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OnTheWay
Clinician

1433 Posts

Posted - 01/21/2006 :  10:46:43 AM  Show Profile Send OnTheWay a Private Message
I was reading a discussion about women riding alone on trails, which tend to be remote and woodsy. The premise was that there can be some really creepy types who lurk around on hiking / trail paths, and that they have been known to grab a horse by the reins and try to pull (or push) off the rider by grabbing onto a leg. Such a thing has never occurred to me, mainly because it's easy to feel fairly invulnerable when you're on a horse. But really, would you be??

Someone mentioned not to use Mace because of "blow-back" with a breeze, or the assailant being, by that time, right next to your horse's face. Another mention was that all you'd have to do would be to run the guy down, but again, if he grabbed the reins from the ground, you'd be in kind of a pickle. The general consensus was to keep a 10-foot distance rule in case someone approached your horse too close, which sounds like a good idea in any event.

Apparently there are occasional clinics held on this subject, but I've never heard of one. Nor had I even thought of it.

I thought this could be a very interesting topic to get some ideas from others how they would handle such a situation. The consensus was that we wouldn't be as invulnerable as we may think. And when you really stop and think about it, that very well could be true.

Thoughts???

Parrothead
Trainer



USA
559 Posts

Posted - 01/21/2006 :  11:25:34 AM  Show Profile Send Parrothead a Private Message
Yvette Rollins of the Indiana Trail Riders gave a talk about this.
Of the things I can remember were,

Keeping a space between you and any stranger
Always try to stay mounted or keep your horse between you and any stranger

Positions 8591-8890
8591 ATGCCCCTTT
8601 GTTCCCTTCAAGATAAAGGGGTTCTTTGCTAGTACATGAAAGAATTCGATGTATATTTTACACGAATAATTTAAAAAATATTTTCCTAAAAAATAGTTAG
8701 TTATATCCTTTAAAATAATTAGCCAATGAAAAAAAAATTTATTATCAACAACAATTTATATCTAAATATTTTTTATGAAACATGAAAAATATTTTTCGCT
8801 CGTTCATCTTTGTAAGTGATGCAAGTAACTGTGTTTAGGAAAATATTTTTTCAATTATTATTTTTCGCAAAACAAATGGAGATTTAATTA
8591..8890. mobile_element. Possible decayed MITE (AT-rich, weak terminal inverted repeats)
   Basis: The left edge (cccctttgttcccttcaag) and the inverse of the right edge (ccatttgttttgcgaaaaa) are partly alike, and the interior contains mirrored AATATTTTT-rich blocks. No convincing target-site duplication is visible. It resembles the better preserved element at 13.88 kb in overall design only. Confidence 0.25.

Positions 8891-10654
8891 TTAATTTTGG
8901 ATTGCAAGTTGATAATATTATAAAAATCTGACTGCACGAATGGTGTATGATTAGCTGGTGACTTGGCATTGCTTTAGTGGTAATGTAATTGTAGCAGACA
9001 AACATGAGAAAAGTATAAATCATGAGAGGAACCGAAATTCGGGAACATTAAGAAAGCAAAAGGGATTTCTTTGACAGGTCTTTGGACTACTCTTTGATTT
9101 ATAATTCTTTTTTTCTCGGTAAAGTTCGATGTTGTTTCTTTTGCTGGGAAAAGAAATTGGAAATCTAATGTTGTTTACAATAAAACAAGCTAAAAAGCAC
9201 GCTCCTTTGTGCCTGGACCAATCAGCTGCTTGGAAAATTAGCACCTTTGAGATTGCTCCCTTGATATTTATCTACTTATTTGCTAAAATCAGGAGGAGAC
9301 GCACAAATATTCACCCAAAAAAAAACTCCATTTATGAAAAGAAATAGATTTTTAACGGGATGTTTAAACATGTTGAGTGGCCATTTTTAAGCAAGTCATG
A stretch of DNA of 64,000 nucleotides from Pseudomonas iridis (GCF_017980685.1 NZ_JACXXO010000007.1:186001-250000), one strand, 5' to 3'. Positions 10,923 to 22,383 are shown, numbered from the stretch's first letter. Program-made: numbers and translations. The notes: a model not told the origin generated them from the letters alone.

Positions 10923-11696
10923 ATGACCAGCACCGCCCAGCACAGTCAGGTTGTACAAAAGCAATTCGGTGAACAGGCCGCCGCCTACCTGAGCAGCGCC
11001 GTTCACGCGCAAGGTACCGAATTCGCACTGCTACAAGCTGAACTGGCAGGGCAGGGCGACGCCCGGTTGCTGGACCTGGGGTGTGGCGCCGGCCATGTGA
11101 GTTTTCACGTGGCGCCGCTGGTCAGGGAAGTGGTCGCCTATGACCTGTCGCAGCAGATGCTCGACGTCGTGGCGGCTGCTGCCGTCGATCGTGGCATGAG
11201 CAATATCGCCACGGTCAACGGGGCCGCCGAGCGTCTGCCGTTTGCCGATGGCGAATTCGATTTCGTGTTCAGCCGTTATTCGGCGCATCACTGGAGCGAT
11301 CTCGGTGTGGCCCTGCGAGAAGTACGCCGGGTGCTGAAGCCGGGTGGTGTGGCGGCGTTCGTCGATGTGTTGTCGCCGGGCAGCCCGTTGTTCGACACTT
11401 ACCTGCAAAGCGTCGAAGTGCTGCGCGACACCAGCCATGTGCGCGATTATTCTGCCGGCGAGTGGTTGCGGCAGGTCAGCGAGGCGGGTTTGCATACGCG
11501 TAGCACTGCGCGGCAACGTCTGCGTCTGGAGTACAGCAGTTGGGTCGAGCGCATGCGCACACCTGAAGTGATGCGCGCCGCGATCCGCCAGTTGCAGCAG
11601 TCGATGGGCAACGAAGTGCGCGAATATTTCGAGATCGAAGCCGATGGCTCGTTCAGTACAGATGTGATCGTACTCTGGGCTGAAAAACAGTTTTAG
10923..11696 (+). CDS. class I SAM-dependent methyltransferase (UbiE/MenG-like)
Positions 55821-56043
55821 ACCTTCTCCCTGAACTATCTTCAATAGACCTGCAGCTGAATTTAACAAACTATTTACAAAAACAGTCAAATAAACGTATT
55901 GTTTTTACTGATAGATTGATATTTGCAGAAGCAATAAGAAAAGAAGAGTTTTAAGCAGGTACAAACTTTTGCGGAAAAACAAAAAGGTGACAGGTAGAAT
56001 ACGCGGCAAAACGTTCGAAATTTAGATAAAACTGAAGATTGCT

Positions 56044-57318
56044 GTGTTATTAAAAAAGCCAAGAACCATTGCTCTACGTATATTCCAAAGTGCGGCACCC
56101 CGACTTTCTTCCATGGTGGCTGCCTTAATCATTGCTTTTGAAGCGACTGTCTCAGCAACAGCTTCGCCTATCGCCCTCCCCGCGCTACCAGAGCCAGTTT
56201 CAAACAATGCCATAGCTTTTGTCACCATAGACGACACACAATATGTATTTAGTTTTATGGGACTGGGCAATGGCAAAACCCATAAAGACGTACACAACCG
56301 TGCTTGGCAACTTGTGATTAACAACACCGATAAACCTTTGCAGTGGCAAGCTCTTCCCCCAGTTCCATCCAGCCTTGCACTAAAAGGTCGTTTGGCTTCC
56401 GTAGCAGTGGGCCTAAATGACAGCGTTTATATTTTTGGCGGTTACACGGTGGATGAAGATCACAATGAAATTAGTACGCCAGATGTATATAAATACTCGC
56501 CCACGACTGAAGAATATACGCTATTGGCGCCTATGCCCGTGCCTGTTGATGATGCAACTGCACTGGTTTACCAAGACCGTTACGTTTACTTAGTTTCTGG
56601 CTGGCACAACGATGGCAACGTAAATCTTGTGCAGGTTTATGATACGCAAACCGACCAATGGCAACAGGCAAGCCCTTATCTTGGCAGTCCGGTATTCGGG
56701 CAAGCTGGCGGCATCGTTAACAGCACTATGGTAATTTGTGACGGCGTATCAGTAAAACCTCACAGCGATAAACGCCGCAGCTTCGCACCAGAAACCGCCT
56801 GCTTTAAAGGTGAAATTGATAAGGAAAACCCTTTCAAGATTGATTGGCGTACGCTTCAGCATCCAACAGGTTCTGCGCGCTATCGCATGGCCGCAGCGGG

Telling someone when you leave, where you are going and when you expect to return.
Your horse can be weapon. Use it. Knock 'em over. If they have your reins, spur that horse up and outa there anyway you can. If they don't let go, drag 'em
Carry a cell phone and a map.
She has stopped carrying her gun in favor of pepper spray, and not in the saddlebag.
Carry a whistle on a cord around your neck.
Men, ladies are not the only ones in danger. There are real pervies out there
Ladies, don't be one. You don't have to mannerly, answer anyone's question,or engage in a conversion of any sort.
If it feels wrong,or you are the least bit uncomfortable get the **** outa Dodge.

Jill
Life is too short to ride bad horses.
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OnTheWay
Clinician

1433 Posts

Posted - 01/21/2006 :  12:43:58 PM  Show Profile Send OnTheWay a Private Message
That all sounds good Jil, I forgot about the whistle but that's a really good thing. (Hmmmmm, should be interesting desensitizing a horse to THAT sound in the back yard, lol!) I suppose in a case like that, however, a little "fright/flight freakout" would be a welcomed time as any though. I would imagine also tht if someone grabbed your reins, a good long crop slamming as hard as possible into their face could put a dent in their arm reach also.

I don't know, it just never occurred to me that anyone would have the nerve to grab the reins on an unknown horse, but apparently it happens. And when you think about it, unless everything worked pretty well, you really *could* be vulnerable.
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Reining-addict
Tenderfoot



Netherlands
17 Posts

Posted - 01/21/2006 :  1:32:18 PM  Show Profile  Visit Reining-addict's Homepage Send Reining-addict a Private Message
I surely think you need to be able to protect yourself when you're going alone. Two weeks ago a girl in Holland was riding alone in the woods, she was pulled from her horse and that sick guy raped her. Luckily she survived it and the guy was caught 2 days ago. Just yesterday he confessed...